The Book of Life
The full title of this mural is The Book of Life: The People We Know, the Experiences We Have, and the Conditions under Which We Live. Located on the 6th floor of the Indianapolis/Marion County Library, Central Branch, the mural is appropriately placed in the Indiana Room, where readers can find special editions of books by Indiana authors and rare material about the history and geography of Indiana. The Indiana Room is typically kept locked, so to view the full mural, visitors must find a librarian to unlock it.
The mural was inspired by Booth Tarkington’s novel The Magnificent Ambersons, which was written in 1919 and depicts the fortunes of three generations of one Indianapolis family from the Civil War into the early 20th century. Torluemke spent a year painting this interpretation of the period covered in the book as well as other eras in Indiana history. “This mural was loosely inspired by the novel in that it chronicles the social and economic development of Indianapolis, the lives of some of the prominent citizens in that city and their families, and many of the trials and tribulations experienced by these people. It has always been my hope that after I created this mural, viewers could identify images and events in it that in significant ways parallel the happenings in our own time.” (quoted from the artist’s website, http://www.tomtorluemke.com/murals/murals.html, retrieved 12/19/2016)
The mural is painted on canvas panels and attached to the wall with an adhesive. For more about the mural and its installation, visit http://www.indypl.org/readersconnection/?p=1058
Tom Torluemke was born and raised in Chicago but spent most of his adult life in northwestern Indiana. He works prolifically in a variety of media, including mural painting, stage design, mosaics, oil and acrylic painting, watercolor and sculpture. With over 20 public art commissions throughout the Midwest, the relevance and scope of Torluemke’s ideas, as well as his ability to present them in a meaningful context within their communities, makes him a sought-after artist. Read more about Torluemke at http://www.tomtorluemke.com/main.html.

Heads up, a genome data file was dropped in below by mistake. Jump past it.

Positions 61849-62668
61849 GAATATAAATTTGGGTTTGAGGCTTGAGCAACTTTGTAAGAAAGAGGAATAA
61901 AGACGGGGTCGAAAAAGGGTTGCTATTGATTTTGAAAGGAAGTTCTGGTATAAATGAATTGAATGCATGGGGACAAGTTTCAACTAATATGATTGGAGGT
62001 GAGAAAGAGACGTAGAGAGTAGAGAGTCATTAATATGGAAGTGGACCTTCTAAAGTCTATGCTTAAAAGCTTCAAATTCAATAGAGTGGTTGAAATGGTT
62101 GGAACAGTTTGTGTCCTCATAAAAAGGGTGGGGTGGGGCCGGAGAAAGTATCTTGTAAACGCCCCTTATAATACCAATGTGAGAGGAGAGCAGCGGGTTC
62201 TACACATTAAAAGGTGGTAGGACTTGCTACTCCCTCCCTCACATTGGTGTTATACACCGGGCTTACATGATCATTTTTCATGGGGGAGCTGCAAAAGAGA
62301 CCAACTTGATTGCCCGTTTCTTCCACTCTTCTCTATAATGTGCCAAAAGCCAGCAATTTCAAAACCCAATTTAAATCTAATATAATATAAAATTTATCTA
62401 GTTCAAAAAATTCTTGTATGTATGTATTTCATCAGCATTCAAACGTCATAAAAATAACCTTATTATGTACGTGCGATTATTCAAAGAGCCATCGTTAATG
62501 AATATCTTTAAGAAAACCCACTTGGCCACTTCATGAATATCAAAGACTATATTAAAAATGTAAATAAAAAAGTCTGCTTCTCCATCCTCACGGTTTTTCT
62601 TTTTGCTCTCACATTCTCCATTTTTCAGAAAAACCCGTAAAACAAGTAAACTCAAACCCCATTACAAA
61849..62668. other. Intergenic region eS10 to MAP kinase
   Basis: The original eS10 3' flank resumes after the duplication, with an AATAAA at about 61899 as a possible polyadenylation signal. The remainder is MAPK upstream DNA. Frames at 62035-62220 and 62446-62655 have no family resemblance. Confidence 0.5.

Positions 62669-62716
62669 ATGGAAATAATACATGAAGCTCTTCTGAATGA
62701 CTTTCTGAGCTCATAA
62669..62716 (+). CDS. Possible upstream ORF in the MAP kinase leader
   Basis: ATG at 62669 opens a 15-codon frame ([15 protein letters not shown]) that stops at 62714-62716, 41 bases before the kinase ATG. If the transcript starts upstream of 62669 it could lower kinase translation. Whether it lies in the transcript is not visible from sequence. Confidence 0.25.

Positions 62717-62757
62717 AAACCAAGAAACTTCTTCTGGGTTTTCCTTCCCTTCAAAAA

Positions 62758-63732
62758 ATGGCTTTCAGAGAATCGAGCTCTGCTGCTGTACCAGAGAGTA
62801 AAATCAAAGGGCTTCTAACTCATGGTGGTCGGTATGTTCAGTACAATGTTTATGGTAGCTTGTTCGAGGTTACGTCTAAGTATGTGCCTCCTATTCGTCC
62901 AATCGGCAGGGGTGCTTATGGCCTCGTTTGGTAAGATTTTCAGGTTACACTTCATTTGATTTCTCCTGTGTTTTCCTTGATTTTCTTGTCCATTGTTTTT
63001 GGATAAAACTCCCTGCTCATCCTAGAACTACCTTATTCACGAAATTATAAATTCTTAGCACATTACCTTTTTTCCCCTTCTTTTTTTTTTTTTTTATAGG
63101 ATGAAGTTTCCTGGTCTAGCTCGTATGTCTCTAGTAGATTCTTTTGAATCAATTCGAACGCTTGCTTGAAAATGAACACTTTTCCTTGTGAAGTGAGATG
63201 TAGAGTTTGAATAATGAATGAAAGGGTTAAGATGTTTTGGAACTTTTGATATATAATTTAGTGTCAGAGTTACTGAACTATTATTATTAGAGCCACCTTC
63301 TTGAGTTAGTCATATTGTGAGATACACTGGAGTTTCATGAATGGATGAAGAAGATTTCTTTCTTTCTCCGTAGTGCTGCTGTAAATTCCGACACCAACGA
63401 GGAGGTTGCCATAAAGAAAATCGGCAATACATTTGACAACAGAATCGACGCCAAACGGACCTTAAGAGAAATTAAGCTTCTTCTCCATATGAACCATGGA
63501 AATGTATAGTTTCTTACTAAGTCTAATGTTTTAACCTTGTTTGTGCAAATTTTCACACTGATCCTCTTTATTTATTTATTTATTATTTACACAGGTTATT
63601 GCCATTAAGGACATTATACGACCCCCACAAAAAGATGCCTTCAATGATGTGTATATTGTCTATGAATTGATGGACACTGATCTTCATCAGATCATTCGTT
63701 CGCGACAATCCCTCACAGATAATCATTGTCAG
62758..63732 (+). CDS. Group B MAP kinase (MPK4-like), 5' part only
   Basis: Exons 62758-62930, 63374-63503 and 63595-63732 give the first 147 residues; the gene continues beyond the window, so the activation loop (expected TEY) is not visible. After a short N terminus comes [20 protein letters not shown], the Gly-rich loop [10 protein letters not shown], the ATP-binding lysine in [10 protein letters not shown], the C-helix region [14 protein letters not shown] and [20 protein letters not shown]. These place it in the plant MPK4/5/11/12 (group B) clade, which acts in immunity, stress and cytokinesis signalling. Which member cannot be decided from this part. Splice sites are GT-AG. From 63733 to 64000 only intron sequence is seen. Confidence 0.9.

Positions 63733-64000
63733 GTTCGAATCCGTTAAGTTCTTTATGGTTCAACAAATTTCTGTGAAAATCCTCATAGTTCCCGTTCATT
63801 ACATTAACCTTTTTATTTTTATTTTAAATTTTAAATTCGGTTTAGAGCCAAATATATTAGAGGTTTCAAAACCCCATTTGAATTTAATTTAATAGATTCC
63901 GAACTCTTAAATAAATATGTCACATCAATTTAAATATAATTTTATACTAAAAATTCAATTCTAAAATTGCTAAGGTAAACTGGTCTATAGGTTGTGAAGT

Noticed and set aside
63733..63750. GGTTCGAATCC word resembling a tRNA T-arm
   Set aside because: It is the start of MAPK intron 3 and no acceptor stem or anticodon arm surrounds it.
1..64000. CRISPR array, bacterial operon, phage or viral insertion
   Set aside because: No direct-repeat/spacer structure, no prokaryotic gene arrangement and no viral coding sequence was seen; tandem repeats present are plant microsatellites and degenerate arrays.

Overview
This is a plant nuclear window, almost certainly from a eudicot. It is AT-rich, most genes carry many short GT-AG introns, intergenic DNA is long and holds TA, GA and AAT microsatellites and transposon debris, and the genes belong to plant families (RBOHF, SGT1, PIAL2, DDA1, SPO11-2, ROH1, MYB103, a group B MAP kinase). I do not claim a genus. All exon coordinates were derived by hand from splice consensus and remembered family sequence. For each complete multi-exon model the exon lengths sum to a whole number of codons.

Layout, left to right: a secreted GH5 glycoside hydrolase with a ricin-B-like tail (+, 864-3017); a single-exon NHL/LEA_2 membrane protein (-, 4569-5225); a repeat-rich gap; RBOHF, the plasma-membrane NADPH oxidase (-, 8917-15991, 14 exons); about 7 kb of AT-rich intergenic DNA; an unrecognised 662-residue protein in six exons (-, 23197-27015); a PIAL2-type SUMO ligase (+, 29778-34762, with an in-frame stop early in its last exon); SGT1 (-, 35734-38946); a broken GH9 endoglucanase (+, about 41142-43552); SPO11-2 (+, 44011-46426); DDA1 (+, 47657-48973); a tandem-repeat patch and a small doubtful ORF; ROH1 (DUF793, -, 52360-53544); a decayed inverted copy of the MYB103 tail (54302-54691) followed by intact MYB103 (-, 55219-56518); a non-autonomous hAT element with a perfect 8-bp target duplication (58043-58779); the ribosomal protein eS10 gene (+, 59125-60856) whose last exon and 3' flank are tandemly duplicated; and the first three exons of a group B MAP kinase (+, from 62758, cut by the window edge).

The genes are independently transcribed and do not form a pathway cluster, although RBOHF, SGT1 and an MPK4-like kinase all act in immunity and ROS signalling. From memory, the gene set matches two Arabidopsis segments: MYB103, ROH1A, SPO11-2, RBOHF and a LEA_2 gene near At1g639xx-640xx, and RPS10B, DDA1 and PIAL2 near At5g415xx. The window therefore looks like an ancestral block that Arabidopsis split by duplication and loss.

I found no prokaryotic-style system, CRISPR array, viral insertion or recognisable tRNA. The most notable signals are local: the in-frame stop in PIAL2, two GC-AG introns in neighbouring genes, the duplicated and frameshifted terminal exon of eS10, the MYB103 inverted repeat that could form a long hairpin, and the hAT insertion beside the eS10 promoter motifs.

This two-part sculpture was created by internationally-recognized artist Peter Shelton, in response to a commission offer from the private Indianapolis-Marion County Library Foundation. Shelton was selected by a curatorial team who combed through lists of artists and invited several to interview with them. Although he had never made bronze sculptures in his life, Shelton partnered with a foundry and engineering consultants to design and fabricate the piece.
Both artworks are made of cast bronze reinforced with stainless steel. thinman is on the west side of the south face of Central Library’s Cret Building, and is in the form of a 40-ft-tall, very thin, headless human figure. littlebird is on the east side of the south face of the Cret Building, and is a plump torus resembling an inflated inner tube with a life-sized sparrow perched on its outer edge. Both figures seem to defy gravity, and their surfaces are rich and textured. According to the artist, the figures have no agenda, no narrative and no symbolism: they are simply forms that the artist liked.
The sculpture’s design was controversial: members of the public expressed anger that the neoclassical-style facade of the Cret Building, previously constructed with empty sculpture plinths that were never filled until thinmanlittlebird was commissioned, did not receive artwork that was more traditional-looking. Nevertheless, thinmanlittlebird won a prestigious mention in the Public Art Network’s national Year in Review compilation, in 2010.
Read more about the artist and the artwork at http://www.lalouver.com/resource/shelton_indianapolis/nuvo-thinmanlittlebird.pdf and http://www.lalouver.com/resource/shelton_indianapolis/shelton_hoppe.pdf